In today’s marketplace, we are not just working with and competing with the person next to us, we are a part of a global economy and need to ensure our students are prepared for the challenge.

As we celebrate International Education Week this year, it is a good opportunity to reflect and promote the importance of “Inspiring Students Locally to Succeed Globally,” the theme for this year’s celebration.

So what is Florida doing to prepare its students?

Many Florida school districts offer dual language programs, which means part of the school day is taught in another language.

Some districts also offer special exchange programs, such as Palm Beach County’s relationship with the Ministry of Education and Science of the Kingdom of Spain. The effort allows some Florida teachers to teach in Spain and some Spanish teachers to teach in Florida. The experience is beneficial for both the students and the teachers. The district’s students also have the opportunity to hold live online chat sessions with Spanish students.

Colleges and universities throughout the state also offer study abroad programs that are extremely beneficial in two ways:

  1. When American students study in other nations they learn more than what is in their syllabi, they learn the culture, something that cannot be taught in a classroom.
  2. International education is a vital service industry, bringing more than $20 billion into our country in 2009-10. According to Open Doors, 260,327 U.S. students studied abroad in 2008-09, and 690,923 international students from more than 200 countries studied in the U.S. in 2009-10.

But we are not stopping there.

Before full implementation of the Common Core State Standards, Florida is gathering information about how our students compare internationally in reading, mathematics and science. We are participating in Trends in the International Mathematics and Science Study (TIMSS), the Progress in International Reading Literacy Study (PIRLS), and the Programme for International Student Assessment (PISA).  Adjustments to Florida standards will be made based on the results of these studies.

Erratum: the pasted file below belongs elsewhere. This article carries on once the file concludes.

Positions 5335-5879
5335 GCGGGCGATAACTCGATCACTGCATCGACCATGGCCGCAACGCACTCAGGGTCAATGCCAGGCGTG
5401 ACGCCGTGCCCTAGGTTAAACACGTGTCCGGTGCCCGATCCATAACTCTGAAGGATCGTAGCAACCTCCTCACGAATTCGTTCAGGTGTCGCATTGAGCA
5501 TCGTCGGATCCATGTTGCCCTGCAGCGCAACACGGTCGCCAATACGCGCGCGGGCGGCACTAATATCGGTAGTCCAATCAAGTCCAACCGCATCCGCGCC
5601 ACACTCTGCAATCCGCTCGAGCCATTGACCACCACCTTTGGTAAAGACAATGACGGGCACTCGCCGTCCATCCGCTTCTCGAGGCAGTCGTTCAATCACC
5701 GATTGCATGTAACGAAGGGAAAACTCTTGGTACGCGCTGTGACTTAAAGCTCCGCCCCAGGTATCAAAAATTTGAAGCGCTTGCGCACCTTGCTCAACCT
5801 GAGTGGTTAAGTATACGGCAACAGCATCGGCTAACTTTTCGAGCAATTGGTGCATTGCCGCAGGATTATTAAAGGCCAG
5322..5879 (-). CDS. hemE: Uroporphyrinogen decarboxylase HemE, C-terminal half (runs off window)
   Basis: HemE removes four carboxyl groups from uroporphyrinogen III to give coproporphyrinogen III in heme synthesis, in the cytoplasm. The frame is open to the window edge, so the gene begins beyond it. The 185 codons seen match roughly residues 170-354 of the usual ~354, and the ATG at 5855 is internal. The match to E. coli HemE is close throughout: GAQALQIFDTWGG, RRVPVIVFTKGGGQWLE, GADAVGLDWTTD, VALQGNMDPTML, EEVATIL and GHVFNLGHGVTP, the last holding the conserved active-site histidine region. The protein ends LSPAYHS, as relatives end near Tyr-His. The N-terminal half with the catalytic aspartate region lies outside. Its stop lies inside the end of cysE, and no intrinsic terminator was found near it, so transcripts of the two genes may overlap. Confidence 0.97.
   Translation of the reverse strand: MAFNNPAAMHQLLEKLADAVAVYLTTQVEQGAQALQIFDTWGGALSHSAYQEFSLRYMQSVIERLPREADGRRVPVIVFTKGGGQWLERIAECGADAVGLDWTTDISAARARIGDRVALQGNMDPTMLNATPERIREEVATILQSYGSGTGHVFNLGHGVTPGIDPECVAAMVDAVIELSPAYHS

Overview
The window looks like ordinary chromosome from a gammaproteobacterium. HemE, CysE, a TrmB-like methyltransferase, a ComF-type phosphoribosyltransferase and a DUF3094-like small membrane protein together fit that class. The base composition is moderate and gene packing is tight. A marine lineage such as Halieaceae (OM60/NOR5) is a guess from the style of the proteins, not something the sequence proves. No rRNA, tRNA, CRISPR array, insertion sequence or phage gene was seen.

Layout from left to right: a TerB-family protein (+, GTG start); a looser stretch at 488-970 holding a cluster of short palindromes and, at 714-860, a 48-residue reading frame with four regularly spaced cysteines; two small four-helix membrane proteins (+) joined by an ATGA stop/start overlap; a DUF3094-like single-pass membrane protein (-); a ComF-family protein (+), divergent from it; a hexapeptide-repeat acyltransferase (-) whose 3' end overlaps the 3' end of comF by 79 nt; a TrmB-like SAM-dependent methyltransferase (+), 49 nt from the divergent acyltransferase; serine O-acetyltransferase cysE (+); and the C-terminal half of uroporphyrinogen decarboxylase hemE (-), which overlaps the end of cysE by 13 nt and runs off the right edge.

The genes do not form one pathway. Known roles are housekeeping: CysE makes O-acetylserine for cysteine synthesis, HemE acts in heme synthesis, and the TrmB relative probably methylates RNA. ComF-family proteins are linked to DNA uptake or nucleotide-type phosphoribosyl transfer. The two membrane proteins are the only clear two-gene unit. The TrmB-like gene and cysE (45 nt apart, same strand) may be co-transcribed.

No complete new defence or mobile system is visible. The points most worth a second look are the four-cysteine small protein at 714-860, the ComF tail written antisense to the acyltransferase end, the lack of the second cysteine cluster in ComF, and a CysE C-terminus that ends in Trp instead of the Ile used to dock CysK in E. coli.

Do your children participate in dual language or study abroad programs? What has their experience been?


Giving students a voice

They are our future, so shouldn’t they have a say in how their futures are built? Children’s Week, an annual celebration taking place this year from Jan. 29 – Feb. 3, supported by more than 100 organizations, is giving students a voice in everything from early childhood education to substance abuse treatment through its “Teens Only” Town Hall Meeting.

The meeting gives teens the opportunity to ask questions of government officials, policy makers, children’s developmental professionals and advocacy experts that are a part of the 20-member Florida Children and Youth Cabinet.

But there’s more! The students’ voice doesn’t end there.

As of last year, students selected for the “Teens Only” Town Hall Meeting are official members of the 12-student Youth Commission for the state of Florida! This Commission represents youth across the state and act as an advisory body to the Florida Children and Youth Cabinet. A Commission representative attends all Cabinet meetings and provides updates to the Cabinet on current issues facing Florida’s youth.

We encourage ALL students across the state from ages 13-18 to apply to be a part of this great opportunity. The nomination deadline is quickly approaching, so please be sure to get your application in by Nov. 18!

Serving those who served us

Guest post by Joyce Hildreth, DOE Division of Blind Services Director

There are so many ways United States military veterans have given their time, energy and resources for the country and our freedoms. The Florida Department of Education Division of Blind Services (DBS) is honored to be able to offer assistance to these veterans through a variety of our programs. 

Here are a few of their stories: 

Ernest Creech is a visually impaired Army veteran who has received Independent Living assistance, including mobility training, and a specially outfitted computer from DBS. He currently is an undergraduate at Atlantic Technical Institute in Ft. Lauderdale, where he is pursuing a bachelor’s degree as a Biomedical Maintenance Tech. Upon graduation, he hopes to find employment in a hospital setting. Currently, he is doing very well academically.